A study conducted in Ecuador found that eating eggs significantly increased growth in young children and reduced stunting by 47 percent — a much greater effect than had been shown in previous studies.
The study was co-authored by Lori Iannotti, a leading child-nutrition expert at the Brown School. It was published June 6, 2017 in the journal Pediatrics.
In the randomized, controlled trial, children ages 6-9 months were randomly assigned to be given one egg per day for 6 months, versus a control group, which did not receive eggs.
Eggs were shown to increase standardized length-for-age score and weight-for-age score. Models indicated a reduced prevalence of stunting by 47 percent and underweight by 74 percent. Children in the treatment group had higher dietary intakes of eggs and reduced intake of sugar-sweetened foods compared to control.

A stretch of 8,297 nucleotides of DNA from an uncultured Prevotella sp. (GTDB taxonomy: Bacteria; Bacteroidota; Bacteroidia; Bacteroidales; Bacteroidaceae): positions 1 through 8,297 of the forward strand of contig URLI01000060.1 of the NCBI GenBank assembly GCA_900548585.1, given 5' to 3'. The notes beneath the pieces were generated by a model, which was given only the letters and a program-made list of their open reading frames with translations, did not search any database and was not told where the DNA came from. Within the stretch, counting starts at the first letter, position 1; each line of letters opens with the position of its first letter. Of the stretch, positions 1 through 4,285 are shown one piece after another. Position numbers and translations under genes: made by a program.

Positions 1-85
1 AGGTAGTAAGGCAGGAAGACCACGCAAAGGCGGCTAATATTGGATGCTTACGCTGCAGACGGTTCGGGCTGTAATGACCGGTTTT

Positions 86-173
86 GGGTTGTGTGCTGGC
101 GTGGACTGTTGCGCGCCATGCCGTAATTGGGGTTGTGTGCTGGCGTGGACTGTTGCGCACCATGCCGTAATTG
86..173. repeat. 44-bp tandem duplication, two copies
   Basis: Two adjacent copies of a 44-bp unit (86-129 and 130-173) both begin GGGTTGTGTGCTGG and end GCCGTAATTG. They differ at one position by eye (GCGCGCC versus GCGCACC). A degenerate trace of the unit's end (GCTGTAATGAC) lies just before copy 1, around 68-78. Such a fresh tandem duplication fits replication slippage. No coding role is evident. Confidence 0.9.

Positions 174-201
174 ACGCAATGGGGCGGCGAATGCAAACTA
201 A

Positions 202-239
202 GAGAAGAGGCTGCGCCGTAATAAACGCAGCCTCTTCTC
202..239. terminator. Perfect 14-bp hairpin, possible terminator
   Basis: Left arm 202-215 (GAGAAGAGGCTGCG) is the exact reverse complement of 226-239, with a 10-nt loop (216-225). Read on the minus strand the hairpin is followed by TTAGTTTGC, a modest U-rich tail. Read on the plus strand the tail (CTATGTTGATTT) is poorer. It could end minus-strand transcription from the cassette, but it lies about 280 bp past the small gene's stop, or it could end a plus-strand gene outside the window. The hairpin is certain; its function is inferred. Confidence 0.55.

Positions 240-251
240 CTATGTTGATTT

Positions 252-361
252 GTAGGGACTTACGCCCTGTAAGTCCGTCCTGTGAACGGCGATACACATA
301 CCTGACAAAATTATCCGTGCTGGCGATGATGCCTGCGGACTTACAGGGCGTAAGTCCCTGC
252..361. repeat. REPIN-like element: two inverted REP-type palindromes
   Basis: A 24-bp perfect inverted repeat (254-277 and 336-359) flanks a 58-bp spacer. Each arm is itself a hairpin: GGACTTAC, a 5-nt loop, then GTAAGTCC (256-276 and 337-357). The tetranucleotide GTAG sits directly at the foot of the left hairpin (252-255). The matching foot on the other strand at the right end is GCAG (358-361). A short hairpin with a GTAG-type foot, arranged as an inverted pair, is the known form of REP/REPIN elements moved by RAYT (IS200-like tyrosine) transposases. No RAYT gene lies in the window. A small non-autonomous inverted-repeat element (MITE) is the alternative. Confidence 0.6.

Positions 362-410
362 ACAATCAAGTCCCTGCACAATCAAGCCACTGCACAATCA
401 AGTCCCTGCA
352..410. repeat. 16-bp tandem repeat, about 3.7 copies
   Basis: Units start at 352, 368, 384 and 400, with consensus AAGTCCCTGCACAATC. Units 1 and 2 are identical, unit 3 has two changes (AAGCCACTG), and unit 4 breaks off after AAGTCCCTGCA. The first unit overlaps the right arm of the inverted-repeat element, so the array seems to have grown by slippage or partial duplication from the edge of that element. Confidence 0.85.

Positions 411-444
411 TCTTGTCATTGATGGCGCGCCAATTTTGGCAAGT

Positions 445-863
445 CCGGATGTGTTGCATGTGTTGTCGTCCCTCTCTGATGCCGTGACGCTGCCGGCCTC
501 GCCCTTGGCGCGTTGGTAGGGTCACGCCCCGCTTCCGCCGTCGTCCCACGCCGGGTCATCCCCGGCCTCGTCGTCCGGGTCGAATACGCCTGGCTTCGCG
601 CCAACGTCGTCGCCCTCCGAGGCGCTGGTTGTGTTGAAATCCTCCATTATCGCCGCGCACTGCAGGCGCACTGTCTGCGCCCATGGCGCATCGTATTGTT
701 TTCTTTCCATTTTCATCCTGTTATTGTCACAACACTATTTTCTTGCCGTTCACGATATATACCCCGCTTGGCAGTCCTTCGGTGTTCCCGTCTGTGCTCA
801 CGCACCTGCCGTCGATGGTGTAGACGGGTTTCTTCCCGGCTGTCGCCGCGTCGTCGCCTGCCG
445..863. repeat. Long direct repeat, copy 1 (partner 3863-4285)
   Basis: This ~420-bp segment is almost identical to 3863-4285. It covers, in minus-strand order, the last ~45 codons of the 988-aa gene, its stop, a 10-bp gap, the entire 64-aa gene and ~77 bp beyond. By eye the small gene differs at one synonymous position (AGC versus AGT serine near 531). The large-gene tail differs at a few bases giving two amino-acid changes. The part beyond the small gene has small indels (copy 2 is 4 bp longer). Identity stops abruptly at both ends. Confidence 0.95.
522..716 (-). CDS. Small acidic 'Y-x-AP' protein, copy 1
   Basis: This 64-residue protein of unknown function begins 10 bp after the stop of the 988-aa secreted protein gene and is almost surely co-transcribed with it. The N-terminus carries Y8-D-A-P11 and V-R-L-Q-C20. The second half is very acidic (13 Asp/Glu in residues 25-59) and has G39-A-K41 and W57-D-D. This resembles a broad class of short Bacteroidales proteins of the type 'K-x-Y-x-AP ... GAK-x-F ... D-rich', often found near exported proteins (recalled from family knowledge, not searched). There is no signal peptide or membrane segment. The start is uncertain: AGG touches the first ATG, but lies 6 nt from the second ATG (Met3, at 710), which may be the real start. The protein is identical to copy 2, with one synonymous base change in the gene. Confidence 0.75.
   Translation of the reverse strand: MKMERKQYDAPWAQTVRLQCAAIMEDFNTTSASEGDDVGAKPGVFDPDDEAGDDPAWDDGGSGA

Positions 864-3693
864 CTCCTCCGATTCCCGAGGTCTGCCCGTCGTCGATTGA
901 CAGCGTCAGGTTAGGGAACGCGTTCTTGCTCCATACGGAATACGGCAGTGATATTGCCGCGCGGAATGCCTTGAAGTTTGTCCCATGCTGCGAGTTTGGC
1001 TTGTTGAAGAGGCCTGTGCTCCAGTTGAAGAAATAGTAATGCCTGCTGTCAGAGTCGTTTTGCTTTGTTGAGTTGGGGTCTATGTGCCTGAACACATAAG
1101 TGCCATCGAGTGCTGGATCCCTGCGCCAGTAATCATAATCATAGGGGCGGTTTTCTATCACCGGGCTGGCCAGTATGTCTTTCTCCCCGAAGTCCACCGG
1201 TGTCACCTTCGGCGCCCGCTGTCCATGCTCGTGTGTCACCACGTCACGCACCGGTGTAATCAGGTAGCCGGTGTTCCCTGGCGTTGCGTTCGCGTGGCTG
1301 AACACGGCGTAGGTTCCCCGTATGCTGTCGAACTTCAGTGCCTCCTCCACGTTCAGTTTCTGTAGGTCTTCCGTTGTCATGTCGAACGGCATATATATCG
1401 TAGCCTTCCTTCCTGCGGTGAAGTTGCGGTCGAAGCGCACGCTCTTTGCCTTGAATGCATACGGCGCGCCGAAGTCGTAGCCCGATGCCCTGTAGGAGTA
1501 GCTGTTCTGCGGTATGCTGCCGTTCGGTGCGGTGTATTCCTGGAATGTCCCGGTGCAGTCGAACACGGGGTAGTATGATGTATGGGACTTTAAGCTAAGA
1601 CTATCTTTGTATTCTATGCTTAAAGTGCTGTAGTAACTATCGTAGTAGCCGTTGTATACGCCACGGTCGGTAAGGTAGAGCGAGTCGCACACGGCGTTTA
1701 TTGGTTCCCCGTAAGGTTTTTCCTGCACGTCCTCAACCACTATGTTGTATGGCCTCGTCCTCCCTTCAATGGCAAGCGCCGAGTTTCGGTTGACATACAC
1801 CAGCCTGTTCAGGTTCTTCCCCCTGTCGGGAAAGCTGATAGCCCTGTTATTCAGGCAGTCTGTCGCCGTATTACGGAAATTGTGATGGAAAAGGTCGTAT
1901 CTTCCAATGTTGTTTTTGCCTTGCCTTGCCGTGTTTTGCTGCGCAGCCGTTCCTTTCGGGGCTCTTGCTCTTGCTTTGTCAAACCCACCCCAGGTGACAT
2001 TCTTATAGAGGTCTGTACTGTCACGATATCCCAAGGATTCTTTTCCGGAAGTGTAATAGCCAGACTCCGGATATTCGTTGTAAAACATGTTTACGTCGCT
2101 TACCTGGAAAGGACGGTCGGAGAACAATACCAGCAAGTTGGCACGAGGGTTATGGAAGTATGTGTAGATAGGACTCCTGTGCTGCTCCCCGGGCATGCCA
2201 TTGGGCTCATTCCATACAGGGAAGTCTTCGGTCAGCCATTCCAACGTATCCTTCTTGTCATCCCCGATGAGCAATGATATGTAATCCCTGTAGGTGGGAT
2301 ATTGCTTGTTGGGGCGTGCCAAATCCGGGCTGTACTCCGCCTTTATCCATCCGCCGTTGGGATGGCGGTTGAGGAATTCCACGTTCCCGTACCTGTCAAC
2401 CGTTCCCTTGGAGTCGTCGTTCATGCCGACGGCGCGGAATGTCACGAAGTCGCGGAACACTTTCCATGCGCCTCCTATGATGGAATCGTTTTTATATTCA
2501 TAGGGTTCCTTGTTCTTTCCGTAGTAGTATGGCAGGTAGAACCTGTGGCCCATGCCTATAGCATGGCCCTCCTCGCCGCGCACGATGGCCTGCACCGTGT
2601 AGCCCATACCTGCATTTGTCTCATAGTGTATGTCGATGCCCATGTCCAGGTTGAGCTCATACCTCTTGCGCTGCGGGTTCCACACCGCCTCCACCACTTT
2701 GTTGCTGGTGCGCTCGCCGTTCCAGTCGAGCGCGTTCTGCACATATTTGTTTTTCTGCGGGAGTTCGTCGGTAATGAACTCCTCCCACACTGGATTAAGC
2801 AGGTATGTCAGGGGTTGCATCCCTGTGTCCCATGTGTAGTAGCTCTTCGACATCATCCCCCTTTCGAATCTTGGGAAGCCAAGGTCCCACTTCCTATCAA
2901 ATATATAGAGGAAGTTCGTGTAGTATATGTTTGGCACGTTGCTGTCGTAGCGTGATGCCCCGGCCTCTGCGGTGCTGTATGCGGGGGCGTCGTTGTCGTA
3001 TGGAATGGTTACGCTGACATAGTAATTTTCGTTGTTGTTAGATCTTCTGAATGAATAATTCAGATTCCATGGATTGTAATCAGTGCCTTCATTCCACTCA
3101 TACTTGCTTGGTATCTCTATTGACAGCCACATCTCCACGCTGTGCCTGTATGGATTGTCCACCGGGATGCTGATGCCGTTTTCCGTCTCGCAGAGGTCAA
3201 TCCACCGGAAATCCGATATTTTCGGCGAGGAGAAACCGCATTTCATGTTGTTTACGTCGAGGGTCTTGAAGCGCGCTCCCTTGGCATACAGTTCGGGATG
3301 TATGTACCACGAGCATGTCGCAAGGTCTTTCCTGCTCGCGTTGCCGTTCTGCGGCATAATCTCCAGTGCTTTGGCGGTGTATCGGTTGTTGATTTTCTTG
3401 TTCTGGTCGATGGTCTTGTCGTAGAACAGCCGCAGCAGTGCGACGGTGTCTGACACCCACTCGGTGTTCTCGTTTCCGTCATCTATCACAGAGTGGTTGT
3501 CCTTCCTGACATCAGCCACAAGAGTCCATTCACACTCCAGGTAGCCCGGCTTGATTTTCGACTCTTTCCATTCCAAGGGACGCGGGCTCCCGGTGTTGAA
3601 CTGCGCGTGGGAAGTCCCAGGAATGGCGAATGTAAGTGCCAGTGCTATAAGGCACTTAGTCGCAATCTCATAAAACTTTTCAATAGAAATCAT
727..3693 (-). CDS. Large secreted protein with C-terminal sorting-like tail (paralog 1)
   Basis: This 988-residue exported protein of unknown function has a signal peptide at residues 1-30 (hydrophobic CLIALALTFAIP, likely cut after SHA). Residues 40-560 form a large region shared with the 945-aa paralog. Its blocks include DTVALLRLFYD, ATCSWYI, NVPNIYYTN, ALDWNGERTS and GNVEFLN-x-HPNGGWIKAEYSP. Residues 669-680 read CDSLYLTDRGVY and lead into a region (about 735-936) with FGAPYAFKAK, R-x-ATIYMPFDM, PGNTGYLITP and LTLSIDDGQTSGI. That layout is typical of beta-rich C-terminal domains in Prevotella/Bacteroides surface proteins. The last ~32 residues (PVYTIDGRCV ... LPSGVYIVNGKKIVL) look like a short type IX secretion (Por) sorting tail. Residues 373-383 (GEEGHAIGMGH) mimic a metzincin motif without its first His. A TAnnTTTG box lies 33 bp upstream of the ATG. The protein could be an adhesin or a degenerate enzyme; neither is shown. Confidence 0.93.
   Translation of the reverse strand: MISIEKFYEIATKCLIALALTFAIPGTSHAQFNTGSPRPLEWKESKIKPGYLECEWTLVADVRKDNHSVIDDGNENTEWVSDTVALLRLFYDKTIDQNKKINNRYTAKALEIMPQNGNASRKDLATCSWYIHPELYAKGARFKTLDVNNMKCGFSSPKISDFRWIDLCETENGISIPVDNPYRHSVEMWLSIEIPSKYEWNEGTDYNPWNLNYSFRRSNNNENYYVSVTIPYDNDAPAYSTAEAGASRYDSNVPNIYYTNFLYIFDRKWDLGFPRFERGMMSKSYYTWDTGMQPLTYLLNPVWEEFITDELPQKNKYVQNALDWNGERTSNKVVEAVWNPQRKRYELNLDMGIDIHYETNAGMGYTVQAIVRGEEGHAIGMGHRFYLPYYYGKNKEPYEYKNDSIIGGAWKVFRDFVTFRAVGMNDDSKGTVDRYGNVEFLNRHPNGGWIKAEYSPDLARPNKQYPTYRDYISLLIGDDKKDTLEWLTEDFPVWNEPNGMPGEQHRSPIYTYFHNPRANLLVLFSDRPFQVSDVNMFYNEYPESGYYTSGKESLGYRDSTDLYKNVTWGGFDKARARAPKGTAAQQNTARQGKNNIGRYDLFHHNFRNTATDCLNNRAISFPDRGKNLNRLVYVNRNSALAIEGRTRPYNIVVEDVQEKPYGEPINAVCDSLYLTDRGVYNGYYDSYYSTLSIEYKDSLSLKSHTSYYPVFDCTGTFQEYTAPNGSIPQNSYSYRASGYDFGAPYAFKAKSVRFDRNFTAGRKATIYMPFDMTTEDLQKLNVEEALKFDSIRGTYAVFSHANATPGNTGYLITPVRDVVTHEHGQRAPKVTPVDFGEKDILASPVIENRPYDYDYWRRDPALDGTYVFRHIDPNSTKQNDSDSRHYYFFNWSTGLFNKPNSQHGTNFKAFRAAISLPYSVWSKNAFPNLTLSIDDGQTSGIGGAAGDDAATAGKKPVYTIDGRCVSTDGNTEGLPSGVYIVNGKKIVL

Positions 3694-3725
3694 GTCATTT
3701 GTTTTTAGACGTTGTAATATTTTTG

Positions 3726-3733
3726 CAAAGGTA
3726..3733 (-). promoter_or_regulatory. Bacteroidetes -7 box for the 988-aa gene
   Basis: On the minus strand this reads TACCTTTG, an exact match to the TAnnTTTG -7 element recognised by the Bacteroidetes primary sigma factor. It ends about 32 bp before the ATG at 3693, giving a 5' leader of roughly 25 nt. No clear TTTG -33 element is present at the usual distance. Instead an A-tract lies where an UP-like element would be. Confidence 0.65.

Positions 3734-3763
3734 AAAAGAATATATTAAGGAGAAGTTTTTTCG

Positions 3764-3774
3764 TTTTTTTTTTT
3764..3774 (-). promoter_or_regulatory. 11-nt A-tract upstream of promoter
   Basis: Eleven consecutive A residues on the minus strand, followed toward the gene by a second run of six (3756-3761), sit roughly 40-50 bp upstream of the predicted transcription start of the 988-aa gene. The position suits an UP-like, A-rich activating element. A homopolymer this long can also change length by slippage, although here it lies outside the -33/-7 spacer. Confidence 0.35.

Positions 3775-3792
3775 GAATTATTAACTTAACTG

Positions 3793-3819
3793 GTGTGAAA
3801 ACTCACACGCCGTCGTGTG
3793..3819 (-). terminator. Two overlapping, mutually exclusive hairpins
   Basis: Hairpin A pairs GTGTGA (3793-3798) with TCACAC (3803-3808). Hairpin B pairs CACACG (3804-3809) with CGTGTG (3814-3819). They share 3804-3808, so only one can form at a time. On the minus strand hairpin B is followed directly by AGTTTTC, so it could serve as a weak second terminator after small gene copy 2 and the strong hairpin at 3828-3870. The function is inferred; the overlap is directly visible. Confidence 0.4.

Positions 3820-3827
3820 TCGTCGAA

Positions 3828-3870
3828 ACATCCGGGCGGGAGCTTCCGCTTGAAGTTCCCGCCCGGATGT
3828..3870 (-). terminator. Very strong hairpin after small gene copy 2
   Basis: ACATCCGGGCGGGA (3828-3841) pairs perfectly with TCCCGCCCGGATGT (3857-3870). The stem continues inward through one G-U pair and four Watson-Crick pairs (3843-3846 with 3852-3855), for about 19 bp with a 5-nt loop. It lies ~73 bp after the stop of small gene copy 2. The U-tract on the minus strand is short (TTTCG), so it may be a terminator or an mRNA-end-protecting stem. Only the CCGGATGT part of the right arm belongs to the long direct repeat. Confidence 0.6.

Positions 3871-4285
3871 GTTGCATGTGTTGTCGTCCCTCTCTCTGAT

“We were surprised by just how effective this intervention proved to be,” Iannotti said.
Eggs are a complete food, safely packaged and arguably more accessible in resource-poor populations than other complementary foods, specifically fortified foods, she said.
“Our study carefully monitored allergic reactions to eggs, yet no incidents were observed or reported by caregivers during the weekly home visits. Eggs seem to be a viable and recommended source of nutrition for children in developing countries.”